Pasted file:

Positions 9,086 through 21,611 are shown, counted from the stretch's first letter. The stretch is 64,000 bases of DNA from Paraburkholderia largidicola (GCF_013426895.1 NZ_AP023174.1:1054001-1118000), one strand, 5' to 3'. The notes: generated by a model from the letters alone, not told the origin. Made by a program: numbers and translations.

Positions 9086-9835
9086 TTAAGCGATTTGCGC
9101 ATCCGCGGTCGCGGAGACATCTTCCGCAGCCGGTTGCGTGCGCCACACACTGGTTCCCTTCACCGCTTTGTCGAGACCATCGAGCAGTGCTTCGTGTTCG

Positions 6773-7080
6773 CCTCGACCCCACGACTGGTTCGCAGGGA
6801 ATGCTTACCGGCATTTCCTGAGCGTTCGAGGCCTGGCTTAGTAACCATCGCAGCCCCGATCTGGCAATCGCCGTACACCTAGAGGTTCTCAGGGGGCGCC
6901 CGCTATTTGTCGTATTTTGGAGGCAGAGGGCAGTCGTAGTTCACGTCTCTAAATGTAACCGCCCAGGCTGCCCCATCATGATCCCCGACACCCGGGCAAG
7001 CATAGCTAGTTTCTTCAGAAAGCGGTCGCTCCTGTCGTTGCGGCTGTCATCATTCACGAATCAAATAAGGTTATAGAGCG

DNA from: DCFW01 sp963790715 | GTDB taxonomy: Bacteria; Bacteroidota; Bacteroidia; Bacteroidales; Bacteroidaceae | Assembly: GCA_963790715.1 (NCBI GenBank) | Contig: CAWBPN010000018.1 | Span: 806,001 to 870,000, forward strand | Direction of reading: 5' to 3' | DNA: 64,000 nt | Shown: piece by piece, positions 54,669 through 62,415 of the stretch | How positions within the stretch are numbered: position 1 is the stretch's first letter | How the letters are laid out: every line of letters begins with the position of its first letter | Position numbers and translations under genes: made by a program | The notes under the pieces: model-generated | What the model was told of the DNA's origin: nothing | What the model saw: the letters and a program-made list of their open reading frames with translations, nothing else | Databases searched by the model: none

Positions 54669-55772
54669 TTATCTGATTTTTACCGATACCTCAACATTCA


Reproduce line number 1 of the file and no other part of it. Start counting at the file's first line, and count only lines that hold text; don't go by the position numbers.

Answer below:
Positions 9,086 through 21,611 are shown, counted from the stretch's first letter. The stretch is 64,000 bases of DNA from Paraburkholderia largidicola (GCF_013426895.1 NZ_AP023174.1:1054001-1118000), one strand, 5' to 3'. The notes: generated by a model from the letters alone, not told the origin. Made by a program: numbers and translations.